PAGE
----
I actually started this project way back in 2012 using a long-obsolete (and rather basic) A1 Models conversion kit. However, I didn't get very far before abandoning the model to the 'to do' pile. In the meantime, Pete Harvey brought out a much superior conversion kit for the Mirrlees-equipped fleet (37901-904), allowing for the modifications made to the exhaust outlets. 

The Model Rail feature explains exactly how the conversion was undertaken, with the etched parts going together - and slotting into a hole cut into the bodyshell - perfectly. It proved to be great fun and I'm glad to finally get the thing finished after nearly five years! Although, I haven't had time to weather it yet, so that might be a job for the next few days...

Friday, 9 December 2016


Shabby Class 60 ready for action.

Now sporting a set of faded number and logo transfers from Precision Labels, this Hornby 'Tug' really looks the part. The vibrant livery has been toned down with a dark grey filter coat, followed by dark washes added to all the recesses and seams. Airbrushed enamels then finished the weathering, giving the loco a more authentic look. I'm so pleased with how this has turned out that I've just started a second '60', this time with slightly less faded markings.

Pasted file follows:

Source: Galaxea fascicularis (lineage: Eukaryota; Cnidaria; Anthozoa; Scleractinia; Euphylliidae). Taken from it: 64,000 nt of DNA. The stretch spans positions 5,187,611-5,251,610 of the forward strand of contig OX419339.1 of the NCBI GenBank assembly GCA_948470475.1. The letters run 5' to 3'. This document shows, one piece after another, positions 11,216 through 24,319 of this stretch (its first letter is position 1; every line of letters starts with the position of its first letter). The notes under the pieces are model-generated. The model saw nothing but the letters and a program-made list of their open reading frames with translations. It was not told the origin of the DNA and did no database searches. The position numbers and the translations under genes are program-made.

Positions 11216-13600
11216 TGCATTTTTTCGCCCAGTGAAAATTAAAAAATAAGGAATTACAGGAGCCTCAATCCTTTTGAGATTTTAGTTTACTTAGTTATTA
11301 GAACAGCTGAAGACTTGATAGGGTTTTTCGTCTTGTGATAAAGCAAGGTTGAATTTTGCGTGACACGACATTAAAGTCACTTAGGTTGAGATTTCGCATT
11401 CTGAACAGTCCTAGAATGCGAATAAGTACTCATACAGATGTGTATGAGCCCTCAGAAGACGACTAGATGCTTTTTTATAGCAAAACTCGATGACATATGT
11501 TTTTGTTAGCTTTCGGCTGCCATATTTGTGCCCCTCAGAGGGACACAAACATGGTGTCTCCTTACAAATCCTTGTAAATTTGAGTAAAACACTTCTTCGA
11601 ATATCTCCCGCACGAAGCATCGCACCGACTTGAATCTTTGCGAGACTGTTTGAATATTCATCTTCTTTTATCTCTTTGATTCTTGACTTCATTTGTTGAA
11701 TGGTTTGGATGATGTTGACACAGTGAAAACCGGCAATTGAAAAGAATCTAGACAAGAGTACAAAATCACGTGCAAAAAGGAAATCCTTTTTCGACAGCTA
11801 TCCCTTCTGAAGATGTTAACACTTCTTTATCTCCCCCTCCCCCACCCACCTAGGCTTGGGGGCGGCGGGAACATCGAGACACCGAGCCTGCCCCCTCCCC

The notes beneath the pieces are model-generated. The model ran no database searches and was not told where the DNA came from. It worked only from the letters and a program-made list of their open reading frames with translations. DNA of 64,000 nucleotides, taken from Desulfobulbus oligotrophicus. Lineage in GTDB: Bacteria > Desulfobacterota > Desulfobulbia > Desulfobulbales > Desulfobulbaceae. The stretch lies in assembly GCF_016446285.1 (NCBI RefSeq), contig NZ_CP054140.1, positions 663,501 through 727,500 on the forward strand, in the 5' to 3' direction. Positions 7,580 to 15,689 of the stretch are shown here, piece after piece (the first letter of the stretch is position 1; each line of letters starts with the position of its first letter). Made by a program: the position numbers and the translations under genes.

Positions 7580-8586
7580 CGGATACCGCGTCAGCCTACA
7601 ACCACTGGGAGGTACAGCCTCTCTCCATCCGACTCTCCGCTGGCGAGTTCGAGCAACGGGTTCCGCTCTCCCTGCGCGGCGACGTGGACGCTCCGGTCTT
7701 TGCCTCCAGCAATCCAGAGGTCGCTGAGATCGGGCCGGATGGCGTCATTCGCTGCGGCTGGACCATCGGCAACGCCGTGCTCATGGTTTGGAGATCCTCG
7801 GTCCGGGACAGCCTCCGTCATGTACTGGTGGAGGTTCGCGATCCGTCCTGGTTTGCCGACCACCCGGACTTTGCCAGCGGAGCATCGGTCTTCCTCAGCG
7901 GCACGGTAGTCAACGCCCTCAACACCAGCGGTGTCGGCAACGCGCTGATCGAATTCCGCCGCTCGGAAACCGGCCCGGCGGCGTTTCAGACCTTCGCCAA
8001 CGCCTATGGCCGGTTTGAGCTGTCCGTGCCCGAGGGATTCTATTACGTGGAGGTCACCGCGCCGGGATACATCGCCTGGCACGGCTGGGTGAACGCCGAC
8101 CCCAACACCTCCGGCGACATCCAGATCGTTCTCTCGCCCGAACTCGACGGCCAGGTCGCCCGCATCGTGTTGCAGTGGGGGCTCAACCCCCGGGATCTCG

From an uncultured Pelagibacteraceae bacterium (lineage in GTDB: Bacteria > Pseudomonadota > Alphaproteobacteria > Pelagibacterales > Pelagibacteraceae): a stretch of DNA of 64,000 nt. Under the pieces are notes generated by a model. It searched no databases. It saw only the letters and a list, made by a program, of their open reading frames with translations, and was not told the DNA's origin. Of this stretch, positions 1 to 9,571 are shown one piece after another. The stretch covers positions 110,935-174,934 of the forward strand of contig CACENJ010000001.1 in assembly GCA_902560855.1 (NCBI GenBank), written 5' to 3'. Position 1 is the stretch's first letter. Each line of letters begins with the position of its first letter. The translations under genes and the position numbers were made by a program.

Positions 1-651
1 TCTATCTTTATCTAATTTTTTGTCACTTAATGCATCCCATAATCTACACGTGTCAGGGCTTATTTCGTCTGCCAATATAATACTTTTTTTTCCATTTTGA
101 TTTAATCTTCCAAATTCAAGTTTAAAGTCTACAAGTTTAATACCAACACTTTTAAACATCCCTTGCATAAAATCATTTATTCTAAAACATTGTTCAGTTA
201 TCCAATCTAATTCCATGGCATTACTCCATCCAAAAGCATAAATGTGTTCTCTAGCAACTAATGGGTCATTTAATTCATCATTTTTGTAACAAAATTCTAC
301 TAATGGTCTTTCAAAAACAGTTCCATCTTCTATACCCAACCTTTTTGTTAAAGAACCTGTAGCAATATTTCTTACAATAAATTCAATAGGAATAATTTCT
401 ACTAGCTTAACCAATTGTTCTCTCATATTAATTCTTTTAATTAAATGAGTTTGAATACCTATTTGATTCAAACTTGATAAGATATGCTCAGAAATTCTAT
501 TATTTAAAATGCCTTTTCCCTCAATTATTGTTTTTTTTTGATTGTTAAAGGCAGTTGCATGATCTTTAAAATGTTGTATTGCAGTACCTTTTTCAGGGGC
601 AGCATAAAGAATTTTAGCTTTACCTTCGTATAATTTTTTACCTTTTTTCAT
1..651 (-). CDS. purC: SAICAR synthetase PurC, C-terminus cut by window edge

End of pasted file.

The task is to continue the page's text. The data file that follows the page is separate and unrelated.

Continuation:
Thursday, 8 December 2016


Ready-faded decals put to the test.

All shiny and ready for the new decals...

Those Class 60s still wearing EWS colours have been looking a tad shabby in recent years , with faded or peeling numbers and letters. Replicating this has just got a lot easier thanks to some great new waterslide transfers from Precision Labels. Based on images of the real thing, each pack is tailored to a specific locomotive and copies the extent and pattern of fading perfectly. Foil-effect nameplates are also available, but I've opted for a pair of etched 'plates from Fox.

A variety of faded decals are available for a variety of OO and N gauge Class 60s , including tatty Load Haul logos.

After rubbing away the existing numbers on my Hornby model, I gave it a generous layer of high gloss clear varnish, using Alclad2's Klear Kote Gloss, built up over several coats. This gives the transfers the best surface on which to adhere and ensure that the clear carrier film remains invisible.